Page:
The forthcoming white paper on health and community services in England will affect all of our futures, so the BMJ asked some people with an interest in general practice to predict the future.
General practices will be highly developed strategic organisations collaborating with each other in a community network, predict senior doctors at the Royal College of General Practitioners.
Their vision is for a strong and vibrant primary healthcare system that is patient centred, consistently of high quality, safe, and accountable. They urge policy makers is to build on the strengths and values of general practice, and avoid policies that run the risk of fragmenting care.
For Peter Lapsley, Chief Executive of the Skin Care Campaign, 2015 sees control of NHS budgets returned to central government and targets for access to general practitioners abandoned. Meanwhile, patients have embraced health promotion messages and regularly attend wellbeing centres, allowing doctors and nurses to spend more time with the sickest patients. The concept of "patients as partners in their own healthcare" has also become a reality.
GP Dougal Jeffries predicts a return of a system based on social values. Expenditure on weapons has been diverted to the NHS, coordination and cooperation have superseded market forces, and patients are dealt with quickly and appropriately.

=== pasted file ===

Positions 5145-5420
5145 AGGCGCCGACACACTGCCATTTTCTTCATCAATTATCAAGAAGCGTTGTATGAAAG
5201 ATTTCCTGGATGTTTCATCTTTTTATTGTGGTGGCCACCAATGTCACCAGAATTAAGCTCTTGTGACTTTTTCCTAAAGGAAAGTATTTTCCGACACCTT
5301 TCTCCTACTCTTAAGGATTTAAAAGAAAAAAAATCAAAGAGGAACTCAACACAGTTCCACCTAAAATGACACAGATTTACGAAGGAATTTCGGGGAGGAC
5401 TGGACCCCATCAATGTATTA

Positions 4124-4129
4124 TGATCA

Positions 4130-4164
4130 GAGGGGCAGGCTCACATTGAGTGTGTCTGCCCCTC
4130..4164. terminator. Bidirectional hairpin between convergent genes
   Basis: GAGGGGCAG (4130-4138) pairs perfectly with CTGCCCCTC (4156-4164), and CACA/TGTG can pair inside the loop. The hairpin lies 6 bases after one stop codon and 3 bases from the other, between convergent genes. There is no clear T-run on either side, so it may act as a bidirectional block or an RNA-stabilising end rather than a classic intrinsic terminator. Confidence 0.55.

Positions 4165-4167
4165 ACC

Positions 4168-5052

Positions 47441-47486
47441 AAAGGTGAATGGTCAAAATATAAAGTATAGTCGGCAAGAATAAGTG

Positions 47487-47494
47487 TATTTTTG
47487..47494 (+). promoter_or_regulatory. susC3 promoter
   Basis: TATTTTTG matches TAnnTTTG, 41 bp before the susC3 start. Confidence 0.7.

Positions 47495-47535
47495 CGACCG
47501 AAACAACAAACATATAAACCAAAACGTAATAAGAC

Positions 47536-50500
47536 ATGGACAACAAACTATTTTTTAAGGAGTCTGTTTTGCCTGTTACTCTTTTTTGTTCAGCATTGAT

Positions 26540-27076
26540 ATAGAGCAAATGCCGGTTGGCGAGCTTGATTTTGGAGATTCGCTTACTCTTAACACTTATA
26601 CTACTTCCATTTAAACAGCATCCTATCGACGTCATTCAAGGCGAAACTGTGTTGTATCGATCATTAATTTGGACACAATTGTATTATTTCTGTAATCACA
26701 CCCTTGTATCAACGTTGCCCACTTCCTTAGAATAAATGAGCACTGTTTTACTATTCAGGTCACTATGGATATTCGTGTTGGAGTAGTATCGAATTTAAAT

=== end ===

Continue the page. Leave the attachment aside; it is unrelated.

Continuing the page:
For Hamish Meldrum, Chairman of the BMA's General Practitioners Committee, the future finds general practice under pressure.
Political interference has left the largely female profession feeling undervalued. The nature of general practice has also changed considerably, with larger practices offering a wider range of services and video phone consultations relieving some of the problems of access. The NHS is still, ostensibly, free at the point of use but patients have to pay for non-essential services including hotel charges in hospital.
By 2015, health care will be safe, clinically effective, and patient focused, concludes Carol Black, President of the Royal College of Physicians. She believes that patients will reject behaviours that harm health, but will continue to rely on their general practitioners to help them make decisions about health. Medical professionalism will ensure high levels of public trust.
Last reviewed: By John M. Grohol, Psy.D. on 21 Feb 2009
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